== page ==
Tuesday, October 26, 2010

U.S. aid contractor Alan Gross...

To match Exclusive CUBA-USA/CONTRACTOR  

U.S. aid contractor Alan Gross and his wife Judy (2nd L) pose with their daughters during a Friday Shabbat dinner at a friend's home in the Washington area, in this undated family photograph released on October 23, 2010. Judy Gross told Reuters on Saturday that she has written to Cuban President Raul Castro on behalf of her husband, who is currently being held in a Cuban jail. Gross, 61, who worked for a Washington-area company contracted under a U.S. Agency for International Development program to promote democracy in Cuba, was arrested at the Havana airport on December 3 and has been held on suspicion of espionage and subversion. During an interview this weekend, his wife denied he was a spy and said he went to Cuba five times last year to help Havana's Jewish community gain Internet access to Jews worldwide. Gross keeps this picture in jail with him in Cuba and does the Shabbat blessings before it every Friday, according to family spokesperson Sharon Castillo. To match Exclusive CUBA-USA/CONTRACTOR REUTERS/Family Photograph/Handout (UNITED STATES - Tags: POLITICS) FOR EDITORIAL USE ONLY. NOT FOR SALE FOR MARKETING OR ADVERTISING CAMPAIGNS. THIS IMAGE HAS BEEN SUPPLIED BY A THIRD PARTY. IT IS DISTRIBUTED, EXACTLY AS RECEIVED BY REUTERS, AS A SERVICE TO CLIENTS… Read more »

October 25, 2010

Chucho Valdés at Lincoln Center

(fot) Cuban pianist Chucho Valdés and his quartet, the Afro-Cuban Messengers, played Friday and Saturday at Lincoln Center in New York City, and Monday at The Village Vanguard in Manhattan's West Village.
"Mr. Valdés makes excitement in short order," wrote The Times' Ben Ratliff in a review that described the musician's piano playing as "a controlled detonation of music."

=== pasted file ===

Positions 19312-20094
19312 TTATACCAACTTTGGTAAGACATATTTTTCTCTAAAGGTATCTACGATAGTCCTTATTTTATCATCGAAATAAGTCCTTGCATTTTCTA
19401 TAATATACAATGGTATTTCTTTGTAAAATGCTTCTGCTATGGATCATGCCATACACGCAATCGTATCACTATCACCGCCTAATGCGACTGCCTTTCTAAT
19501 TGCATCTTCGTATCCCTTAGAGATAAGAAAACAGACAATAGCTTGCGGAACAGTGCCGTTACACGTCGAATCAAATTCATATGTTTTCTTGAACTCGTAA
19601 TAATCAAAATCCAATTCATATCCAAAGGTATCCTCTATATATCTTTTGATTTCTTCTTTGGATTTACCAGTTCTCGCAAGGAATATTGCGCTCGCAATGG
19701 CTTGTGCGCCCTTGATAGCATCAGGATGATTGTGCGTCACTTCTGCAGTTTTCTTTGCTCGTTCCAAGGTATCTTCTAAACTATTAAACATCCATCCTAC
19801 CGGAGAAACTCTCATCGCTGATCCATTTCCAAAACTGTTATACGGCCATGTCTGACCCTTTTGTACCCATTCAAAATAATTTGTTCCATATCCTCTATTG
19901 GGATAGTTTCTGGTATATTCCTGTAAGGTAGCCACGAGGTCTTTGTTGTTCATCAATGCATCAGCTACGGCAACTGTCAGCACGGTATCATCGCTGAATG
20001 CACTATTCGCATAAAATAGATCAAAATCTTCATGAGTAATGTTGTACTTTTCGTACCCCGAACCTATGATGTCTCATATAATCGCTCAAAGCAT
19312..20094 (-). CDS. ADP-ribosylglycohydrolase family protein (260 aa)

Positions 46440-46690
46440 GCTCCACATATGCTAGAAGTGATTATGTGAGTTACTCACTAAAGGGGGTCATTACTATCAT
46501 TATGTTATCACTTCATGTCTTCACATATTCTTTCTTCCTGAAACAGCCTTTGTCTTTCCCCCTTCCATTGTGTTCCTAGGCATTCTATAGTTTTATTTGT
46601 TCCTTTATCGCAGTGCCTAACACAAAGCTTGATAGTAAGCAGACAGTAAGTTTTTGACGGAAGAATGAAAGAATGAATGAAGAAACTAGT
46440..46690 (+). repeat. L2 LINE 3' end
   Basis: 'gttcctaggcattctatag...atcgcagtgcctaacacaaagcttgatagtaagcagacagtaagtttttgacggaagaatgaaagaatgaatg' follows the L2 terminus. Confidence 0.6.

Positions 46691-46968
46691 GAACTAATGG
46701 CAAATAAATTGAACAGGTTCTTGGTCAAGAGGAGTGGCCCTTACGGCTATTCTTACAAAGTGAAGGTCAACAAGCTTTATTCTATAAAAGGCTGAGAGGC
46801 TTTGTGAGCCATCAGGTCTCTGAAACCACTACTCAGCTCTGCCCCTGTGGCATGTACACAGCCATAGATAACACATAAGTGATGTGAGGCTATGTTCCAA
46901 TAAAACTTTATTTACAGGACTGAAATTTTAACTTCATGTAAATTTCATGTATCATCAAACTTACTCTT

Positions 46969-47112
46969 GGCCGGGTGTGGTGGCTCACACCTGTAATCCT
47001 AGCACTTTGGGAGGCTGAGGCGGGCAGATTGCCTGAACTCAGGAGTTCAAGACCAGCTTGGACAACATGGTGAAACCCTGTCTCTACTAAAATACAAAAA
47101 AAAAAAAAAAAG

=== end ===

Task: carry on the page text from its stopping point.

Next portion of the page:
Valdés "sounded relaxed, expansive and curious, no matter how fast he was going," Ratliff wrote.
To read the entire review, click here.
Posted by Renato Perez at 09:55 PM in Music, U.S.-Cuba relations
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A puzzling allusion to a conjugal visit

An article in The New York Times on Monday says that "in recent months, the United States allowed the wife of a convicted Cuban spy, Gerardo Hernández, to visit her husband in prison for the (fot2) first time since his arrest 12 years ago."
It's news to me. As far as I know, Adriana Pérez is still trying to get a visa to visit Hernández at the federal penitentiary in Victorville, Calif.
Is there anything the Justice Department is not sharing with us? Or is it just a mistake on the part of Times reporter Ginger Thompson? I lean toward the latter. (PHOTO, from the Cuban publication Invasor, was made 12 years ago or earlier.)
–Renato Pérez Pizarro, with thanks to Walter Lippmann.
Posted by Renato Perez at 06:26 PM in Immigration, Personalities, U.S.-Cuba relations
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S: Cuban Colada

Monday, October 25, 2010

"Remorseful"

As her husband’s case approaches one full year of pre-trial investigation in Cuba, the wife of detained USAID contractor Alan Gross gave an interview to Reuters.

According to the Reuters story, Judy Gross wrote last August to Cuban President Raul Castro to express regret, sort of: “To the extent his work may have offended you or your government, he and I are genuinely remorseful,” she said in the letter.

Later the report paraphrases her saying that Cuba is holding Mr. Gross “as an example of a foreigner who broke their laws.” And a “source close to the case” is quoted speculating that Cuban authorities are seeking “recognition that their sovereignty was violated.”

There’s more interesting detail in the article, including the suggestion by Mrs. Gross that her husband was not warned of the risk involved in his work. She expressed frustration with the White House (but not the State Department), which prompted a White House statement calling Mr. Gross’ detention “unwarranted” and adding: “Administration officials have repeatedly made clear to Cuban authorities that Alan Gross should be released immediately to be able to rejoin his wife and family – and we will continue to do so.”